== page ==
A play on words – the Axis of Evil, three countries that foster or promote terrorism. This is not a history lesson or political discussion, go here for that.

So what is the Access of Evil? I would propose that the following practices conspire to bring down any well-ordered collection of data:

  • MS Access
  • MS Excel
  • SELECT *.
  • So do I have anything meaningful to add to this discussion at this point, or was I just pleased with myself for coming up with a funny blog title?

    When I show off software that helps move data FROM or TO Excel and Access, people go ‘oooooh’ and ‘ahhhhhhh.’ When I follow-up with a disclaimer that you should really think about why you are doing so, I get lots of nervous laughs and giggles.

    Terrorism, really?

    Harsh words perhaps, but there are enough horror stories out there to fuel the debate.

    I do not think any of these things by themselves are evil, but I do think a whole lot of evil has been accomplished with their help. I would even take a step further and say that they encouraged bad things to happen. Folks that normally would not be trusted with production data are now ’empowered’ by tools that do not require a lot technical or data quality skills.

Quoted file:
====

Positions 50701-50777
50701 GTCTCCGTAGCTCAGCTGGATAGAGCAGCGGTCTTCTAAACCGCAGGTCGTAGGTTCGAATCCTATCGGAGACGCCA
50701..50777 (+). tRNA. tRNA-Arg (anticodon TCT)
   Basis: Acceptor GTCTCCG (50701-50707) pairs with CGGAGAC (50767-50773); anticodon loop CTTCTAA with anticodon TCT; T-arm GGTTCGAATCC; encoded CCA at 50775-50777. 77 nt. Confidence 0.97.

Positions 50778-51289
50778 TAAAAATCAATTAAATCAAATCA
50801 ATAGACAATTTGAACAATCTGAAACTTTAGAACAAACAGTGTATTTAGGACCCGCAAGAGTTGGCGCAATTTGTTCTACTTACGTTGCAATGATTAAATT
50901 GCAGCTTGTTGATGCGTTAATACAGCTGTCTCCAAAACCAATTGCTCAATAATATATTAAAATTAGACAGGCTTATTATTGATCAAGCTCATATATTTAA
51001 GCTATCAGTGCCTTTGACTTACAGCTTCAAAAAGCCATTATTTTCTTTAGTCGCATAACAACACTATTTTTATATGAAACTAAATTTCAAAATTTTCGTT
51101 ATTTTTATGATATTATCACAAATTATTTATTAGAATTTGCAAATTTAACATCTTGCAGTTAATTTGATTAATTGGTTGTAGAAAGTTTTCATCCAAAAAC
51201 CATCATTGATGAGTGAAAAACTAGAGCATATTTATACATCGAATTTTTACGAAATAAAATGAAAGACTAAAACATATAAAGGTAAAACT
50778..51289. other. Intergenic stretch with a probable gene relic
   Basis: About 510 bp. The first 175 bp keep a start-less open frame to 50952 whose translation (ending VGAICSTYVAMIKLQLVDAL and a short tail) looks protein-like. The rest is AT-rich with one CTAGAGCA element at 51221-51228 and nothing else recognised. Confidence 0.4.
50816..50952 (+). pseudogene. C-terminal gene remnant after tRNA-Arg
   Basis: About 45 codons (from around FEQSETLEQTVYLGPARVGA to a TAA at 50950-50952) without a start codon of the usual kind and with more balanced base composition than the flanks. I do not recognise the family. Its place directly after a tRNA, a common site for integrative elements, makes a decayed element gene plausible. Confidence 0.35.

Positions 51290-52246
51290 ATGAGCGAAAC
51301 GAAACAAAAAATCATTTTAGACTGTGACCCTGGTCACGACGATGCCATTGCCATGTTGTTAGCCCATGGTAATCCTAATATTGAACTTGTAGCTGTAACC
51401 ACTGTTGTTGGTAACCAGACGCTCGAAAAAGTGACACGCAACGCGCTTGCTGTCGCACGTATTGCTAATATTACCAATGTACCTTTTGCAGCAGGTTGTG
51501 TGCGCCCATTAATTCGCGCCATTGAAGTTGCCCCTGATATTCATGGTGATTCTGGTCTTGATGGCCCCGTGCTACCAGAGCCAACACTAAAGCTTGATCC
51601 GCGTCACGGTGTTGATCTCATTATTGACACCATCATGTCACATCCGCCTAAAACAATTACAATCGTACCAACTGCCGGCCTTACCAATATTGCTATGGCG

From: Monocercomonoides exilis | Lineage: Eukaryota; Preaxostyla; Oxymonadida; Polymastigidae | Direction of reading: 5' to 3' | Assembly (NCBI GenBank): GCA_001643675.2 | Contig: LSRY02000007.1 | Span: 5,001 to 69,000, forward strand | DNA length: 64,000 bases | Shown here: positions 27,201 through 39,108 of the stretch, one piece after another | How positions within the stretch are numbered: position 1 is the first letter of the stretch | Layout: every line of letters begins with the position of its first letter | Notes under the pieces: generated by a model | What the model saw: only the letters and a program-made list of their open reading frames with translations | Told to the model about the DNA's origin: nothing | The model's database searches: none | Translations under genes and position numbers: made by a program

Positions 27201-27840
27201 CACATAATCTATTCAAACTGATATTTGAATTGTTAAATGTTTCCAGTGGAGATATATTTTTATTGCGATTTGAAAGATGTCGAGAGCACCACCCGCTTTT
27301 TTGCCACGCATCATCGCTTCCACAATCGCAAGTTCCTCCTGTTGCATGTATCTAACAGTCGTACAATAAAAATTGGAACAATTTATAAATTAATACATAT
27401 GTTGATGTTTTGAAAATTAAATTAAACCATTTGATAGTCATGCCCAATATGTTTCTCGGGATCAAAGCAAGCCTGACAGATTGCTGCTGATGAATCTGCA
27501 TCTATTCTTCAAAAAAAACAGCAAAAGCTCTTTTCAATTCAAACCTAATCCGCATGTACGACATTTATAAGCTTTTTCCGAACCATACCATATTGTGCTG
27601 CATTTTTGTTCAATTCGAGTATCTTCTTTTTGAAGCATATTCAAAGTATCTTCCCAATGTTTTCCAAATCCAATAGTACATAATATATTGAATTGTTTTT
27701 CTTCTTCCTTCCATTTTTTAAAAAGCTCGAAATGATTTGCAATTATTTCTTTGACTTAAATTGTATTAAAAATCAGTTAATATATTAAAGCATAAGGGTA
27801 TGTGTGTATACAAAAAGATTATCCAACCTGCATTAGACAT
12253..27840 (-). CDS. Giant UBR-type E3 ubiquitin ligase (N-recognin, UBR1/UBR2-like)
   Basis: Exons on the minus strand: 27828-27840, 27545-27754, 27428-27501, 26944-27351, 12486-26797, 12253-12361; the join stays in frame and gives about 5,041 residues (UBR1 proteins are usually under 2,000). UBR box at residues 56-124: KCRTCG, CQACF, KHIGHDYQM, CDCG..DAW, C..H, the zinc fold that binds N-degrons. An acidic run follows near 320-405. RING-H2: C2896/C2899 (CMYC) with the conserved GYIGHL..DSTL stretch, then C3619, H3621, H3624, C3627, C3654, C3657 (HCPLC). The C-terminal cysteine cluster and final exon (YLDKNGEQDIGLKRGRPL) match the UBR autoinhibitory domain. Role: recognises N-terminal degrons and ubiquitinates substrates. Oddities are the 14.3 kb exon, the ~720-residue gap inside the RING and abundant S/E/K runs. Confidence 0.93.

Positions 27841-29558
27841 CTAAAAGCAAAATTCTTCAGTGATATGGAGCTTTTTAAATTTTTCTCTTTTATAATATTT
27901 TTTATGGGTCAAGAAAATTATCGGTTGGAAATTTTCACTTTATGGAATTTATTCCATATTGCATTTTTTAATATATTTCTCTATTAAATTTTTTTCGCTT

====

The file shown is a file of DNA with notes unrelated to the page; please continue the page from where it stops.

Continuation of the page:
Don’t be the guy or gal that made a business decision based on a spreadsheet someone made 4 months ago. And especially don’t be the guy or gal that builds the Access database that uses an ODBC link to SQL or Oracle that uses multiple SQL * FROM table1,table2,table3, … tableN statements.


    I'm a Distinguished Product Manager at Oracle. My mission is to help you and your company be more efficient with our database tools.


    1. You are blaming a PEBCAK problem on the software. Shame on you.

      Anyone in any environment can write inefficient SQL that will bring a system to its knees.

      • JeffS

        Software shouldn’t make some things easier. For example, Toad has a button for truncating a table. I always blame the software over the user 🙂

        Access by default writes inefficient SQL. I won’t back down from that comment. Putting production data in an Access file so you can share it with the non-database people is something I would think twice about, and I see that happen ALL the time.

        I won’t abdicate folks of their responsibility, but I wouldn’t give a gun to a 2 year old either. That’s probably not a fair analogy, but it’s what came to mind.

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